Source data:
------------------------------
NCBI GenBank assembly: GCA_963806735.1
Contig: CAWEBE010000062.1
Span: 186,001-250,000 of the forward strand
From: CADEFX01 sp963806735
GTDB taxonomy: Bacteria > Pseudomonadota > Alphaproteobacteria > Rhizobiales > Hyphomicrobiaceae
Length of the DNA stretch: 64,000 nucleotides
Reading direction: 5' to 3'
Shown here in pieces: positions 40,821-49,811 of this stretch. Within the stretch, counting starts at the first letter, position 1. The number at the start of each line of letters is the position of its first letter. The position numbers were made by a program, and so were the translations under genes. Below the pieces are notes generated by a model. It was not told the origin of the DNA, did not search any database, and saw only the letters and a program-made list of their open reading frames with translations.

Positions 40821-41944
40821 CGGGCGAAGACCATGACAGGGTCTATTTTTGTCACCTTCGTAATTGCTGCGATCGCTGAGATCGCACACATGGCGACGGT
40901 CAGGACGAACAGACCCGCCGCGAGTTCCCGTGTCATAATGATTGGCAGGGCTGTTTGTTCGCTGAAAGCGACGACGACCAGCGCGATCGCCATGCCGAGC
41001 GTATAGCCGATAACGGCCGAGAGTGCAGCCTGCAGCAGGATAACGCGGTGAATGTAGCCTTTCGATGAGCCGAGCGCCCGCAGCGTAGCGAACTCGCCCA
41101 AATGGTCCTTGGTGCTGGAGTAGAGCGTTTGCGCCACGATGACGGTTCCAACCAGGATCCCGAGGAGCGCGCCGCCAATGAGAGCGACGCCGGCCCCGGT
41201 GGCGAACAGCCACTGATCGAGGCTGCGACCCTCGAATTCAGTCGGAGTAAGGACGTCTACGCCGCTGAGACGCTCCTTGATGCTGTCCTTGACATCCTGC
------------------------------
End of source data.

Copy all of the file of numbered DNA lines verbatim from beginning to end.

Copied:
NCBI GenBank assembly: GCA_963806735.1
Contig: CAWEBE010000062.1
Span: 186,001-250,000 of the forward strand
From: CADEFX01 sp963806735
GTDB taxonomy: Bacteria > Pseudomonadota > Alphaproteobacteria > Rhizobiales > Hyphomicrobiaceae
Length of the DNA stretch: 64,000 nucleotides
Reading direction: 5' to 3'
Shown here in pieces: positions 40,821-49,811 of this stretch. Within the stretch, counting starts at the first letter, position 1. The number at the start of each line of letters is the position of its first letter. The position numbers were made by a program, and so were the translations under genes. Below the pieces are notes generated by a model. It was not told the origin of the DNA, did not search any database, and saw only the letters and a program-made list of their open reading frames with translations.

Positions 40821-41944
40821 CGGGCGAAGACCATGACAGGGTCTATTTTTGTCACCTTCGTAATTGCTGCGATCGCTGAGATCGCACACATGGCGACGGT
40901 CAGGACGAACAGACCCGCCGCGAGTTCCCGTGTCATAATGATTGGCAGGGCTGTTTGTTCGCTGAAAGCGACGACGACCAGCGCGATCGCCATGCCGAGC
41001 GTATAGCCGATAACGGCCGAGAGTGCAGCCTGCAGCAGGATAACGCGGTGAATGTAGCCTTTCGATGAGCCGAGCGCCCGCAGCGTAGCGAACTCGCCCA
41101 AATGGTCCTTGGTGCTGGAGTAGAGCGTTTGCGCCACGATGACGGTTCCAACCAGGATCCCGAGGAGCGCGCCGCCAATGAGAGCGACGCCGGCCCCGGT
41201 GGCGAACAGCCACTGATCGAGGCTGCGACCCTCGAATTCAGTCGGAGTAAGGACGTCTACGCCGCTGAGACGCTCCTTGATGCTGTCCTTGACATCCTGC